Ryan Young

Eclips coordinator at SGA, Landscape Designer, Urban Farmer

Sep 282017
 


With the weather warming up nicely, there’s no better place to be than the backyard. October is a huge month in the patch. With so many varieties to plant, you’ll be struggling to get it all done. So, welcome to October, a fine time to be in any sort of garden. Remember to use all your senses in the garden. Watch for pest issues, feel for soil moisture, smell your soil, and… most importantly… taste the fruits (or vegetables) of your labours. Let’s get into it… Continue reading »

Jul 272017
 


Cool clear nights, frosty mornings and plenty of rain can only mean one thing, it is August. Travelling around my home town I have already seen the first spring blossom and the jonquils are splashing the dull browns and greys with colour. Here are some top gardening tips for your place in the month of August.

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Jun 252017
 


When you look outside this time of year the last thing you feel like doing is standing out in the cold, wet and windy weather, especially if you live in the cooler areas. Don’t let this put you off. There is so much to do in the garden and a lot more to do in the garden shed. Get off the couch and put on the thermals, the beanie, a coat and your gumboots and warm yourself up with some winter garden love.

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Aug 282012
 


When planning to practice crop rotation it is crucial to be up to speed with plant family names. The reason for this is so that you don’t follow up with the same family of plants so as not to compromise all the good work you are doing. Plants belonging to the same family planted in the same spot as last crop can be prone to the same soil-living pest and diseases. Moving them around help prevent the build up of problems. The following is a basic breakdown of common vegetables and their families;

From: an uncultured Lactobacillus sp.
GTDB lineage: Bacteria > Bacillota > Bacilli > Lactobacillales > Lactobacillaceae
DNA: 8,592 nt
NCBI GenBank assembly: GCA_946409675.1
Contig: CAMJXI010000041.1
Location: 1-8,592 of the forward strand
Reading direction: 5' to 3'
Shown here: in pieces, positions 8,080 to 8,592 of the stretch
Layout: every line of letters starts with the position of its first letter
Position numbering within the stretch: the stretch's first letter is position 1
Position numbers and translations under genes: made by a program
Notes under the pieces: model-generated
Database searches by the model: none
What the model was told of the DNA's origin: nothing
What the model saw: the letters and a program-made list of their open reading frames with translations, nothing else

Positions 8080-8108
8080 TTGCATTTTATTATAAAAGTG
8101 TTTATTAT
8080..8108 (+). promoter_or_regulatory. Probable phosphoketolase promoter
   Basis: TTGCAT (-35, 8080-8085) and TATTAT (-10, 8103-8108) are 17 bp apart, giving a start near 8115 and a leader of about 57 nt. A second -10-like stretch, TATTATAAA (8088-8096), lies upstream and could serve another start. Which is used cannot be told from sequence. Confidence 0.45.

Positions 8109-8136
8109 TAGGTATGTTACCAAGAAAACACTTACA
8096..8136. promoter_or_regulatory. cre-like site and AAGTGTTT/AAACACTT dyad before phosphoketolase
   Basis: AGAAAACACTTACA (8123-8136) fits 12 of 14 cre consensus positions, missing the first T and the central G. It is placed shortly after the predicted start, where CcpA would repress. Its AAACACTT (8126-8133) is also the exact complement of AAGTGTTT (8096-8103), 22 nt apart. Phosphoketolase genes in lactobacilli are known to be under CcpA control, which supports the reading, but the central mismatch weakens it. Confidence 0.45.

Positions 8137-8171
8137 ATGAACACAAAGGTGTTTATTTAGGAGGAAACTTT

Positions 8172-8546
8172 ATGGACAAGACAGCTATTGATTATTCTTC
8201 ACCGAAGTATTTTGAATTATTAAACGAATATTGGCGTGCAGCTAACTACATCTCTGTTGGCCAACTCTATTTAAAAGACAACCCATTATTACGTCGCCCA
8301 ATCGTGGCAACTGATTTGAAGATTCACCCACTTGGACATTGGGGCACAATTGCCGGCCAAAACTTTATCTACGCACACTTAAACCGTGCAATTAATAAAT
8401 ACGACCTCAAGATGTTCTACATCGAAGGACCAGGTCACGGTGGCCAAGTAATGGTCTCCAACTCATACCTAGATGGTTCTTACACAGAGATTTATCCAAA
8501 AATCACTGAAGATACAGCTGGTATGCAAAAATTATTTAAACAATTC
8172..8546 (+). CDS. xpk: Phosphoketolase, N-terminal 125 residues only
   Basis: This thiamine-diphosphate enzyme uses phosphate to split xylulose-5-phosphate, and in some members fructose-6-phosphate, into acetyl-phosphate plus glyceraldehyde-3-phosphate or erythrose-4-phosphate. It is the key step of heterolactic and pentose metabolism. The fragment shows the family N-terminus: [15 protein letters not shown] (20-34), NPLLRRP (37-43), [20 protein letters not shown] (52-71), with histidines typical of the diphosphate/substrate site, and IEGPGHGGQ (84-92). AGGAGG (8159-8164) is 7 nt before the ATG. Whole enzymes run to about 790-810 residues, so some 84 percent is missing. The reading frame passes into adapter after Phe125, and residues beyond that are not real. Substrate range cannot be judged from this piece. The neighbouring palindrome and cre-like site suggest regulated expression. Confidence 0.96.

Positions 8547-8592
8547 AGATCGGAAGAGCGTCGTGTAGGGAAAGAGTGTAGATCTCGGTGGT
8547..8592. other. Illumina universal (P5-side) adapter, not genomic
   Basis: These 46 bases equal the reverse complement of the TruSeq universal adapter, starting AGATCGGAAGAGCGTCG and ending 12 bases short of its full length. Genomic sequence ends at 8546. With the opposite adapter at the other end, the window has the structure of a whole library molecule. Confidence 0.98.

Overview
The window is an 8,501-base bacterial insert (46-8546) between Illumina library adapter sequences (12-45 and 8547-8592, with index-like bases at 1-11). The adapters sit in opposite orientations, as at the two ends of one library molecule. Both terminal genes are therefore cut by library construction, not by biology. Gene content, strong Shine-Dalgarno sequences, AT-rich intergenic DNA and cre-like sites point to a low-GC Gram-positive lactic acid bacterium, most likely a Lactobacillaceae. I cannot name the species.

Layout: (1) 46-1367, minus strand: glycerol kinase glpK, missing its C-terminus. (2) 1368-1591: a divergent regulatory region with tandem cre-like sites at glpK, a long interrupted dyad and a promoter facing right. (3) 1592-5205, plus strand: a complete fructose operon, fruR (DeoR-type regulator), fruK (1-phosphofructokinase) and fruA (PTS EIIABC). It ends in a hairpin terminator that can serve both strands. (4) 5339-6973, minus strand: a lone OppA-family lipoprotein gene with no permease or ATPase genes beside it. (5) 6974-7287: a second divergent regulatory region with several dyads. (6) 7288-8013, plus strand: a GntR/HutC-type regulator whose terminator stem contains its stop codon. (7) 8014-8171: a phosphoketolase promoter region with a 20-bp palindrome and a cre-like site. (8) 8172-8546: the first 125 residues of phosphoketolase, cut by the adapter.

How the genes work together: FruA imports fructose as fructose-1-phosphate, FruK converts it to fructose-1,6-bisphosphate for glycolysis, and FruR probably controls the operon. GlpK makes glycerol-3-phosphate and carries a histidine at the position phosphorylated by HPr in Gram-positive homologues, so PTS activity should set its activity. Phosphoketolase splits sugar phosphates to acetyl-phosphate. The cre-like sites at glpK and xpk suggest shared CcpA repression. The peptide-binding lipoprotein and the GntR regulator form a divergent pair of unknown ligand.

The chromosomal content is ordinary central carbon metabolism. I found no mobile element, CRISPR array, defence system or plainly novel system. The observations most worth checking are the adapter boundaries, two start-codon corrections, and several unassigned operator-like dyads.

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Aug 072012
 

As sustainable gardeners, we can lead by example with plantings and design lay-outs supporting biodiversity. Some general rules of thumb are to opt for more complex planting themes (avoid mono-cultural planting), plant to encourage pollinators, seed-eaters, honey and insect eaters. Biodiversity is going for a mixture of natives, exotics, indigenous where possible.

With more formal themes, native plants can be used as features – Telopea, Corymbia, Grevillea & Macrozamia, hedged and pruned plants could include Westringia, Waterhousia, Syzgium, Callistemon & Dodonaea species, and low growing indigenous plants and ground-covers can be used as fillers, borders, and can look stunning. Indeed all the design themes: Mediterranean, Bush, Potager, Asian will accommodate native and indigenous plantings, as well as the traditional exotic plants.

Ensure your garden does not include any invasive species, as common trees and plants are being added to the environmental weeds lists and National/State Declared Weeds registers, all the time. When in doubt, speak to your Department of Primary Industry, an SGA certified nursery staff-member or call us at SGA.

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